I am glad the hon. Gentleman is in agreement. Nevertheless, I have tremendous sympathy with the plight of his constituents, although I must confess that I have had great difficulty in finding where ministerial responsibility lies. But I have done my best, and will continue to do so, to help the hon. Gentleman.The hon. Gentleman has said rightly, that the damage was attributed to the presence of a chemical known as TBA in the water supply. This is used in the manufacture of herbicide, and a quantity entered the river system from the factory and found its way into the water supply. I emphasise that there was no medical risk from the concentrations found in the water; there was no risk to human beings, animals or fish. No other crop was affected. But tomato plants are peculiarly sensitive to this chemical, even in concentrations as low as one part in very many millions. That is the extraordinary set of circumstances which has led to these difficulties. Special measures were taken to arrest the discharge of this pollutant immediately it was discovered. Special measures have continued since to protect growers from any recurrence from this source. I understand from the Anglian Water Authority that last October it and others concerned decided to set up the fund to which the hon. Gentleman has referred as a gesture of sympathy to the growers and to provide some measure of relief. The authority tells me that it has consulted and agreed with growers' representatives about terms for distributing the total sum of money contributed. The NFU has asked the growers whether they want to participate in the scheme, and some of their replies are still awaited. It occurred to me that the hon. Gentleman, who has been so reasonable and constructive, could well have criticised the delay in the distribution of the fund and had he done so I would at first glance have had considerable sympathy with him. However, I am advised that not all the growers have stated yet whether they wish to participate in the scheme. The hon. Gentleman will understand that my Department has no responsibility for the fund or for the arrangements made for distributing it, and I cannot therefore comment on particular points which might occur out of what is really the distribution of ex gratia payments. Steps were taken to prevent a recurrence of the 1973 trouble. Effluent from the TBA manufacturing plant at the factory concerned has not been discharged into the river system since but has been tankered away for safe disposal. Daily samples of the remaining effluent from the factory are analysed for TBA. The water authority regularly monitors a number of different points in the river system for TBA. These are in the River Cam system, the Ely-Ouse system at Denver and at Black Dyke Farm. It has also completed a special sampling programme on Abberton and Hanningfield reservoirs. These special tests for TBA are in addition to the normal monitoring programme which tests for up to 45 different substances in the water. This programme goes on throughout the whole of the water authority's area. As an example, the routine programme in Essex includes 14 separate sampling points on the River Stour downstream of the point where Ely-Ouse water enters it, and nine points on the River Pant and the non-tidal Blackwater below the Ely-Ouse entry. This will give the House an indication of the constant and careful check maintained by water authorities on river water quality. Of course, numerous further checks are made as the water goes from river to treatment works and through the various processes before it is considered fit to enter the mains supply. The ultimate and continuous test is that the water should be safe and wholesome for domestic use. The hon. Gentleman will realise that problems such as that which arose in Essex in 1973 are very difficult to anticipate. This happens because of the complex chemical nature of many effluents discharged to river systems, the very diverse uses to which water is put and the exceptionally low concentrations at which some substances can produce undesirable effects. For example the concentration of TBA, about which the hon. Gentleman is concerned, in water sufficient to damage young tomato plants is close to the extreme limits of detection even with the most sophisticated methods of analysis. The hon. Gentleman has raised the question of the level of spending by water authorities in connection with water quality control. This, as with other spending, must be a matter for them to decide within available capital investment and the need to contain increases in charges in the interests of consumers. But am satisfied that water authorities are very well aware of their responsibilities for water quality which is central to their functions. They give full priority to the protection of water put into public supply. I should like to comment on damage to tomato plants this year. The Anglian Water Authority has had two cases reported to it. The natural reaction was that the damage might have been caused by residual effects following the problems of 1973. The water authority immediately mounted a thorough programme to analyse soil samples from a number of nurseries in the area. I am glad to report that this is continuing. The results indicate that TBA is not the primary cause. I understand that the Ministry of Agriculture advisory service, which has conducted its own tests has now modified its original view that TBA could, I think I am right in saying, have caused the difficulties. The information which the hon. Gentleman quoted about individual cases has now been revised by them in the light of further tests. I can imagine that following the events of 1973 people in Essex have asked why they have to use water transferred to their area by the Ely-Essex Ouse system. The answer is that without the extra water from that source, the growing demand in Essex would exceed natural supplies. The major Ely-Essex Ouse scheme was undertaken to augment water in the Stour and Blackwater rivers and to enable increasing demand in Essex to be met until the mid-1980s. Natural supplies of water are not, unfortunately for the water industry, distributed evenly throughout the country. The general tendency is obviously for heavy rainfall to take place in the West and to be much more plentiful there than in, say, Essex. It makes sense, therefore, to try to balance these resources. Water is transferred from one river basin to another. On a smaller scale, transfers of water from the lower reaches of one river to the upper reaches of another as in the Ely-Essex Ouse scheme also make the maximum use of existing resources. If water which is running to waste can be transferred by river to an area of comparative shortage, the need for water storage can be reduced. Nobody wishes to use valuable land to build reservoirs if this can be avoided. Increasingly in this country these processes of recycling and reusing water several times over in the river system and in transferring water from one part of the country where there is an area of plenty to an area where there is great shortage are likely to create difficulties to which the hon. Member has drawn our attention. The Department and the industry are paying close attention to them. When dealing with chemicals where very minute quantities can adversely affect horticulture, as in this case, we must be continually on our guard to protect what is a legitimate industrial, farming or horticultural interest. It demands increased vigilance as we use and transfer water in this way. The Government and the water authorities are fully apprised of the need for increased vigilance. I am glad to say that a good deal of research is going on into all aspects of water transfers. The Water Research Centre which carries out collective research for the industry is dealing with the problem of continuous monitoring to detect relatively large increases in organic pollutants. The centre is also carrying out research and development into ways of removing such substances. The Central Water Planning Unit has a major research programme on the water quality problems associated with transfers of water between river basins. In short, on the water authority front control has been tightened and research into problems such as these continues. On the horticultural front, the Ministry of Agriculture's advisory service is willing to provide advice. I understand that its staff has visited more than half the growers affected in 1973 in the hon. Gentleman's constituency and has found no evidence of damage except in the cases already referred to. Tomato plants are particularly susceptible. I understand that the staff of the advisory service are continuing to visit the tomato growers who have been affected. I have no doubt that if the hon. Gentleman wishes to consult them, or if any of his constituents wishes to consult them, the staff will be readily available to make their expertise available to his constituents and also to undertake consultations regularly with the water authorities about the continuing problem which affects us all. I am sorry that I cannot add much more this evening to that rather official reply about what the two Departments are doing, beyond expressing our considerable sympathy and assuring the hon. Gentleman that since the Water Act came into operation we have been doing all we can to tighten procedures and to give every assistance to his constituents. I greatly hope that if he has any problems he will continue to be in touch with my Department, on behalf of his constituents. For our part we shall be very anxious, because we have so much sympathy with them, to give all the assistance we can. We hope that there will not be any further recurrence of these difficulties. Further tests hold out hope for the belief that this year's difficulties do not come from the cause which was originally thought to be the case. I hope that the hon. Gentleman will accept my assurance of our continuing concern for his constituents and our continuing desire to do what we can to assist them in the great difficulties they have undoubtedly encountered.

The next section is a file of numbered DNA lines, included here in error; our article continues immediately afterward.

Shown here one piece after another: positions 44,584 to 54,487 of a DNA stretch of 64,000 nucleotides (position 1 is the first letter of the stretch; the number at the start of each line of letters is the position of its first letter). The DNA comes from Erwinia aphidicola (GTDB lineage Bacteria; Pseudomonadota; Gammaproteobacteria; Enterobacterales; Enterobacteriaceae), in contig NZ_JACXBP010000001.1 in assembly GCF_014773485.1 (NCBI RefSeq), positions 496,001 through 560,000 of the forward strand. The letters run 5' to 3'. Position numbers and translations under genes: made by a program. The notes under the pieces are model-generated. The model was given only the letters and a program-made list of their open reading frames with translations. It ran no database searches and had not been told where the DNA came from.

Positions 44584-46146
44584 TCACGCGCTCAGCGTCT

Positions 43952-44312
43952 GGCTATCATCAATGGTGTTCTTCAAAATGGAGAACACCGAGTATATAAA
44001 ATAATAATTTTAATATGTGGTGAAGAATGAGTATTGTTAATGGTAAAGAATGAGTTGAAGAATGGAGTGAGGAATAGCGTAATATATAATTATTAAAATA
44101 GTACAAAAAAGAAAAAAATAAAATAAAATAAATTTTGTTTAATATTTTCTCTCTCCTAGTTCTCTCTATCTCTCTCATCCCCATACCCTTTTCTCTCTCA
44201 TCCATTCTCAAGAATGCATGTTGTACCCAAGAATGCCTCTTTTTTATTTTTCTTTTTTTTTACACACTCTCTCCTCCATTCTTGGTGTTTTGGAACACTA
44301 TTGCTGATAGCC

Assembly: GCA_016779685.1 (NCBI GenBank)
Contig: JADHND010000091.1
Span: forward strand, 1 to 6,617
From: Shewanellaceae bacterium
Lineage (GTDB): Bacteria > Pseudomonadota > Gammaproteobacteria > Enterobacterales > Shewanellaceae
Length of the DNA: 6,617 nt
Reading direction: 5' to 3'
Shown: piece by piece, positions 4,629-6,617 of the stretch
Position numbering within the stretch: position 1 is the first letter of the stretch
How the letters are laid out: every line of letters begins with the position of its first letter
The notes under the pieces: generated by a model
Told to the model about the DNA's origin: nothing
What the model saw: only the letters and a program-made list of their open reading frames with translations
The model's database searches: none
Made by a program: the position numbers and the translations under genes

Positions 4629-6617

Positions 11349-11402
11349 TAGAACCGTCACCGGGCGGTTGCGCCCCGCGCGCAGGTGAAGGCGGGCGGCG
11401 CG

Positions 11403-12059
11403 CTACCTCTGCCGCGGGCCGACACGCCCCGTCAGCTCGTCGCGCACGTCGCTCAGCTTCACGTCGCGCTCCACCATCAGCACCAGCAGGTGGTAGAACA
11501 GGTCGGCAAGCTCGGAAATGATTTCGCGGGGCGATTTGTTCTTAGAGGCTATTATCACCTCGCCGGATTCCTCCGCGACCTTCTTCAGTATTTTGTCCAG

Question put and agreed to.
Adjourned accordingly at twenty-five minutes to Twelve o'clock.